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Proposal talk:WhiteWiki, BlackWiki, GreyWiki

From Strategic Planning
Latest comment: 14 years ago by in topic Already implemented in Flagged Revisions?

Hi, I'm the author of Proposal:Create Scientific, Popular and Hobby encyclopedia levels. User:Brya proposes to merge this proposal with mine. At first sight, they do have a lot in common. Now, let's discuss this proposal and then see where a merger would lead us to. Third, there might be some other proposals also included in a merger (See: Proposal:Create Scientific, Popular and Hobby encyclopedia levels#References).

  1. Summary. Obviously, the main idea of both proposals is identical and the differences are relatively minor. Both state that a "bulk" encyclopedia will be unsustainable in the longer run. Both proposals propagate a three-way division that influences readers as well as users.
  2. Proposal (1). The "White Wiki" should be regarded als identical with the "red road", specialist wiki in my proposal. However, the details now will count heavily. I refrained to speak of peer review, as that would re-create the old Sanger-Wales controversy that caused a split in the wiki movement. User: in his proposal does. There's a very fundamental choice here. If I'm asked how ho establish a specialist encyclopedia without peer review, my only answer would be: 'Establish that specialist encyclopedia and let users choose by themselves if they are capable and willing to operate on that level'. The other way to go here is to invite scholars to review selected articles, for which a procedure is needed and which will definitely need a community decision.
  3. Proposal (2). The "Black Wiki" proposed here, differs completely from the "green road" in my proposal. I will have to ask User: what he means by this. As far as my interpretation goes, you would have certain articles of a more or less controversial nature, all handled at specialist-scientific level, where it proves impossible to deliver one article by several professional users. Be it on history, politics, biology, literature or whatever. A "White Wiki" would then present one view on the topic, a "Black Wiki" would present the conflicting view.
    1. I don't agree with such a division at all. Scientists should be able to present several views on a topic unbiased and complete as part of their skills. In an encyclopedia, scholars from conflicting directions should all be able to coolly summarize the existing points-of-view in a lemma.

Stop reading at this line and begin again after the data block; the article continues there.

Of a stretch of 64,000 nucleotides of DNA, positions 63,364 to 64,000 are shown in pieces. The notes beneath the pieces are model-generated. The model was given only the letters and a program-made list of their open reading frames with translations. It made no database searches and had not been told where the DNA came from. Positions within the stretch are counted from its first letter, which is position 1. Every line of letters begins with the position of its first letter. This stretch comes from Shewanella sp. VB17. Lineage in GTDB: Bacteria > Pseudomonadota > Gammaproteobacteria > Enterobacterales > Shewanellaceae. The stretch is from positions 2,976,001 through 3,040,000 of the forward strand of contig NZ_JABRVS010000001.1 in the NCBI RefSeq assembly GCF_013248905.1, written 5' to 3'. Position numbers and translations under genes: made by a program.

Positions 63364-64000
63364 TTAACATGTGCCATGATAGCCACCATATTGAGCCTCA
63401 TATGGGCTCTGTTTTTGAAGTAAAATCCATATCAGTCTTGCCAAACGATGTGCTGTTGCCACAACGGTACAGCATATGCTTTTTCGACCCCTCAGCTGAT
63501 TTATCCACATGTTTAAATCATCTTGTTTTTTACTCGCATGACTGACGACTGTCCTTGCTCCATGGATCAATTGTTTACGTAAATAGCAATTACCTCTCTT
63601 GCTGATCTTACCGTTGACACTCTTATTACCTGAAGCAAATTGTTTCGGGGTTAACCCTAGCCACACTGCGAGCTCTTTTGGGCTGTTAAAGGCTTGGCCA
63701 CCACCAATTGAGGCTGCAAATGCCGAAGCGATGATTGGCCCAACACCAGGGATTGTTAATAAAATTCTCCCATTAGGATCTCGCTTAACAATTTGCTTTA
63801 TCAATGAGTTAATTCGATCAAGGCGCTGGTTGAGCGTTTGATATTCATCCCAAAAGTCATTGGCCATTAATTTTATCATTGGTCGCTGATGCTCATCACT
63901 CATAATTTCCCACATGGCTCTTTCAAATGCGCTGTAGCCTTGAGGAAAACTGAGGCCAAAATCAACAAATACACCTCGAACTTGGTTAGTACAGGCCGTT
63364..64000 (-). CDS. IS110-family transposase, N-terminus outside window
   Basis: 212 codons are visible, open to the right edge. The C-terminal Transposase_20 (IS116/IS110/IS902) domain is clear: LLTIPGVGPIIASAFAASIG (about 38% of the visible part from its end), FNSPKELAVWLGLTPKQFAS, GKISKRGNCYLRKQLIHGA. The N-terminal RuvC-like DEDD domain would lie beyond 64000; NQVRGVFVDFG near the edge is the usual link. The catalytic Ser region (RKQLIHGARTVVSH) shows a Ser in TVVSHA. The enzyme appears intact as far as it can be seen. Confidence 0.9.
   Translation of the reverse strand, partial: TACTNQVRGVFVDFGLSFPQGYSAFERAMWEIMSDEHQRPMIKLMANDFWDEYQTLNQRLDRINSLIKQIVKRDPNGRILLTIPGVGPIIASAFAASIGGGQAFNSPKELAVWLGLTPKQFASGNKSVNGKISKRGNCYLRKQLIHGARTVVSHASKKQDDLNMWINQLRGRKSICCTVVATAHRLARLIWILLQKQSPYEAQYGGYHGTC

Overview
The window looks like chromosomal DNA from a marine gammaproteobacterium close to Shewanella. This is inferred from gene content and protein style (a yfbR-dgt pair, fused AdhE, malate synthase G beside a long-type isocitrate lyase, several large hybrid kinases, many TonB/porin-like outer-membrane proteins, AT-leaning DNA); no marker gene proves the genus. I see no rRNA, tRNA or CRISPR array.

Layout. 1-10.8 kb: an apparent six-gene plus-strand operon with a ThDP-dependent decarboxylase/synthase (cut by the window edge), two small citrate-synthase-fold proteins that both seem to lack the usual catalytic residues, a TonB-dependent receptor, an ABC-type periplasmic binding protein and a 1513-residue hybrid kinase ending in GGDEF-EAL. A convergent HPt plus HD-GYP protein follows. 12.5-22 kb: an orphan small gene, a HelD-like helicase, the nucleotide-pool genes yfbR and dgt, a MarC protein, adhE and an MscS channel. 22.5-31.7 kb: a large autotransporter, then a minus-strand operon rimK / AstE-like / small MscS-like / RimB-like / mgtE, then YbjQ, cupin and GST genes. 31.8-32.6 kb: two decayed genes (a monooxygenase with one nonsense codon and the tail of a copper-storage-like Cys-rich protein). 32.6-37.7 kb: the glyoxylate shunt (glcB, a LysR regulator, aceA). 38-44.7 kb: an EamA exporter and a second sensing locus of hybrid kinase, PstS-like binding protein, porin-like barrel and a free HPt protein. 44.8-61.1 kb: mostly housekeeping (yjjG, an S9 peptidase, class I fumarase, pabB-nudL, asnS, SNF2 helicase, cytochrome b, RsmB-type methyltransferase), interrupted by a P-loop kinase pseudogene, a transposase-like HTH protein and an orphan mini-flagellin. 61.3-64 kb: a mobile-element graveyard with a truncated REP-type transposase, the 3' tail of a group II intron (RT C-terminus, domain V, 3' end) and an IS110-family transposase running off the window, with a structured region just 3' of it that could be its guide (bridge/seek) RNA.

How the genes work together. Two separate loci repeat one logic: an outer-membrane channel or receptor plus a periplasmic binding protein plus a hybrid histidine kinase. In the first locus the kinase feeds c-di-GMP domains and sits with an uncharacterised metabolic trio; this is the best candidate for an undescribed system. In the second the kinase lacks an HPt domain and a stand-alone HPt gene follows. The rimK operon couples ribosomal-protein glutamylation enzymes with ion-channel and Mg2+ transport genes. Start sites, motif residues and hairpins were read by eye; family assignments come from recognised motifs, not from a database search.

2. Consistent with my idea that a repetition of the Singer-Wales controversy on a worldwide scale is not desirable, I'd rather propose a general-knowledge level encyclopedia (the green road) which presents knowledge as it stands in an easy-to-understand way for a broad public. In fact, Wikipedia could proceed here as it did for the past eight years. The fundamental, state-of-the-art discussions are left to the scientific level, the "green wiki" summarizes all that is known and agreed upon.
  4. Proposal (3). User: proposes a Grey Wiki as the current wikipedia. Our proposals diverge here; actually it converges with my proposal 2. Instead, as I don't propose a 2-way scientific encyclopedia, the third way (in my proposal described as the "yellow brick road") would lead to a "hobby" level encyclopedia. Film, sport, Harry Potter, would belong here with the two-sided advantage that expert users in those fields will be able to express their knowledge to the full, while scholarly oriented writers or readers can concentrate on their own.
  5. Now for the question whether both proposals can be merged. Yes of course, from a distance. The merged proposal should however make clear that some fundamental issues are at stake that can't be blurred.
    1. Is this going to be a peer reviewed encyclopedia, yes or no? Which part, and how?
    2. Do we think that we can sustain a 3 mln article encyclopedia where all that is written is reviewed by exactly the same quality criteria?
    3. Can we assemble wiki encyclopedias for very different public groups while maintaining our five pillars? Neutrality, controllability, no original research, no selfpromotion, free content?

In short, I would suggest to link from one proposal to the other and read the discussions, rather that try to merge them forcibly. For Task Forces that think these proposals are useful, it might be clearer to leave them apart, given the differences are ironed out. But I'm quite happy to leave my opinion for a better idea. - Art Unbound 18:57, 26 September 2009 (UTC)Reply

Already implemented in Flagged Revisions?

Flagged Revisions, although not used yet, have a mechanism to not only check for abuse of obvious errors, but also flag (on a 2nd level) a revision that has been checked for factual correctness. The interface to this is implemented through tabs.

Which Wikipedia is the first to have the resources to not only check for obvious errors, but also factual correctness for a significant number of articles? -- 09:24, 25 October 2009 (UTC)Reply